The much anticipated launch of Brain Makeover.

What Everyone Needs to Know to Be Scientifically Literate

This evening at the SXSW festival in Austin,  I unveiled this Brain Makeover teaser video.

Physics Professor and author of “Science Matters,” James Trefil of George Mason University and the Philadelphia 76ers wants you to give it up for the key concepts in science that will help you be  “science literate,” pain-free! (Pssst: Only 7% of the adult American population are science literate*, and that includes all the scientists and engineers. *Why Science?, Teachers College Press, 11/1/97.)

To start your Brain Makeover,  you can click on any one of 18 soon-to-be-posted videos of the cheerleaders sharing the concept along with Professor Trefil’s explanation.

Coming soon: We’ll be posting a quiz created by Professor Trefil to test your knowledge of these 18 ideas. Score a passing grade (and someday, I’m going to), and you will win an “I’m a Science Literate!” certificate and a Science Cheerleader T-shirt!  You will also have, in Trefil’s words, the satisfaction of understanding “enough about the physical universe to deal with issues that come across our horizon, in the news or elsewhere.”

Stay tuned…you’ll be a science literate in no time!

  • That’s great! Looking forward to focusing on my studies…no, really. 😎

  • That’s great! Looking forward to focusing on my studies…no, really. 😎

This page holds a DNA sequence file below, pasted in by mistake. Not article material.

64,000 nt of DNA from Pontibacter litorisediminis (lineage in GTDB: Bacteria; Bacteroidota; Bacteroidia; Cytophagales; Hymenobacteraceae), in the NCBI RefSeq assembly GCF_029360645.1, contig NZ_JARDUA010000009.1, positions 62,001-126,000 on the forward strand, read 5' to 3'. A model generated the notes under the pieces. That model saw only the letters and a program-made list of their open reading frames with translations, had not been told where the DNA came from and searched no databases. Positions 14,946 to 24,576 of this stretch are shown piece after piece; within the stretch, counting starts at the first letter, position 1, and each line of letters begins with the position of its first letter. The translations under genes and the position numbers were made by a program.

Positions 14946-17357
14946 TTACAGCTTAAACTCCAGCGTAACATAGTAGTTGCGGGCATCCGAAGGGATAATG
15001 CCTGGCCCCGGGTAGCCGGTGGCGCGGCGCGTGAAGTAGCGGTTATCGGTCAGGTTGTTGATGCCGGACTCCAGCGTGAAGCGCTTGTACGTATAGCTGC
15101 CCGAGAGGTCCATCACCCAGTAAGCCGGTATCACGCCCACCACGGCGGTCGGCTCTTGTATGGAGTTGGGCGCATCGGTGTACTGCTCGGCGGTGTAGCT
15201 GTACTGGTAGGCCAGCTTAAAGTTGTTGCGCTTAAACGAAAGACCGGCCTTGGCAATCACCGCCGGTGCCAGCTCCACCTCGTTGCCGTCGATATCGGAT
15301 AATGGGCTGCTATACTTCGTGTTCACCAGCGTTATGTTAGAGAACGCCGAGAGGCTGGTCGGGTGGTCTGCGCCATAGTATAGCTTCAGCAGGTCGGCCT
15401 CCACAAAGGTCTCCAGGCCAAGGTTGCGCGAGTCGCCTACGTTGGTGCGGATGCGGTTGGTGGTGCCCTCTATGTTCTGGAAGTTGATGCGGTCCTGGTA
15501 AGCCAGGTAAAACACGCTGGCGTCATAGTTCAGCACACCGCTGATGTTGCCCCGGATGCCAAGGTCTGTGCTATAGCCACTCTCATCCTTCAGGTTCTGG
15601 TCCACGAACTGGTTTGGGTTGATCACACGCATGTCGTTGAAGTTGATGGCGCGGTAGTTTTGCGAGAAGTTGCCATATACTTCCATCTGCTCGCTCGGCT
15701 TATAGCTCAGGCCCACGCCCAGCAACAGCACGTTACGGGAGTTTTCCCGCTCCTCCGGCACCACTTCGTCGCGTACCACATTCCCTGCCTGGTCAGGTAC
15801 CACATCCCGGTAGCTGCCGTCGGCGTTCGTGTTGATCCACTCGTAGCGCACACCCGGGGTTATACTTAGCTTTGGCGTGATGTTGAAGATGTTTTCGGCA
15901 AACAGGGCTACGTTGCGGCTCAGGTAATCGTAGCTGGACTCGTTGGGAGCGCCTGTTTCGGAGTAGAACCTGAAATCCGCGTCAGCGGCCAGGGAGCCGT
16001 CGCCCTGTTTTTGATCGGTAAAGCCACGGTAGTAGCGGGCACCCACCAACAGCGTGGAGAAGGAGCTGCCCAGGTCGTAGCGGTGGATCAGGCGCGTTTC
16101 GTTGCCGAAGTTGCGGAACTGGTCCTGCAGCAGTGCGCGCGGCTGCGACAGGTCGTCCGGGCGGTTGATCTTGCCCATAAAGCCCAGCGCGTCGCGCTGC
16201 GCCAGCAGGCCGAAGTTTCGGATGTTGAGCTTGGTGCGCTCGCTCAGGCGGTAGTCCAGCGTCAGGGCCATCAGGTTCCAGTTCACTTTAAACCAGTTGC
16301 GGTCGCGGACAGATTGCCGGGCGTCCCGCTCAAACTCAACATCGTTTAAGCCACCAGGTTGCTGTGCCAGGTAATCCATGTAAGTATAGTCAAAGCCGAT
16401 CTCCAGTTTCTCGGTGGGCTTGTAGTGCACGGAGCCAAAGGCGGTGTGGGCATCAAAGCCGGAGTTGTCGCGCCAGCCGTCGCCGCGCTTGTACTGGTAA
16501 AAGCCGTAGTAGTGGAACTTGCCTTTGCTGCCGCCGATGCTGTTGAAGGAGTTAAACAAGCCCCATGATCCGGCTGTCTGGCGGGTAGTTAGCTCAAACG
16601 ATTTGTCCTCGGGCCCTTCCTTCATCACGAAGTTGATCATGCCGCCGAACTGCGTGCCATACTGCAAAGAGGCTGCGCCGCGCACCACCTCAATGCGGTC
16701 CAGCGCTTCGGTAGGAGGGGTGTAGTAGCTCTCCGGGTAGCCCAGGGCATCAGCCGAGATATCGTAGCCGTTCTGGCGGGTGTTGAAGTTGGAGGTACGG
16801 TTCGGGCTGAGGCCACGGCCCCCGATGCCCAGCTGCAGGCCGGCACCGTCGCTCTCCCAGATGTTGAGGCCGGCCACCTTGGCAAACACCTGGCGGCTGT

• Steve Duffy

    I had a great conversation with you this evening Darlene. I saw that I, along with a lot of people I assume, think of science as a kid’s endeavor. I think people, like myself, believe that kids need it but somehow, once you’ve grown up and have a real job, I suppose, that science is all over. It’s almost like science can’t be a hobby like singing or dancing…it’s either your job or you don’t do it at all. I used to love physics, still do, but don’t spend much time thinking about it because I’m trying to master my job. A worthwhile pursuit but not 100% fulfilling.

    I think what you’re doing is awesome because it’s a top down approach. Reinvigorating the child like wonder of “How does this universe work” in us so we can contribute and pass it on. Maybe more policy work needs to focus on this (I’ve got a graduate degree in public policy so I think about these things). What can we do now, with the resources we have, instead of thinking it has to wait until a future generation grows up, when it may be too late.

  • Steve Duffy

    I had a great conversation with you this evening Darlene. I saw that I, along with a lot of people I assume, think of science as a kid’s endeavor. I think people, like myself, believe that kids need it but somehow, once you’ve grown up and have a real job, I suppose, that science is all over. It’s almost like science can’t be a hobby like singing or dancing…it’s either your job or you don’t do it at all. I used to love physics, still do, but don’t spend much time thinking about it because I’m trying to master my job. A worthwhile pursuit but not 100% fulfilling.

    I think what you’re doing is awesome because it’s a top down approach. Reinvigorating the child like wonder of “How does this universe work” in us so we can contribute and pass it on. Maybe more policy work needs to focus on this (I’ve got a graduate degree in public policy so I think about these things). What can we do now, with the resources we have, instead of thinking it has to wait until a future generation grows up, when it may be too late.

  • JT Lewis

    Very timely, Science Cheerleader, given it is Brain Awareness Week! March 16-22

    http://www.sfn.org/baw/about.cfm

  • JT Lewis

    Very timely, Science Cheerleader, given it is Brain Awareness Week! March 16-22

    http://www.sfn.org/baw/about.cfm

  • jim

    “Electrons are atomic glue”. Cool beans.

  • jim

    “Electrons are atomic glue”. Cool beans.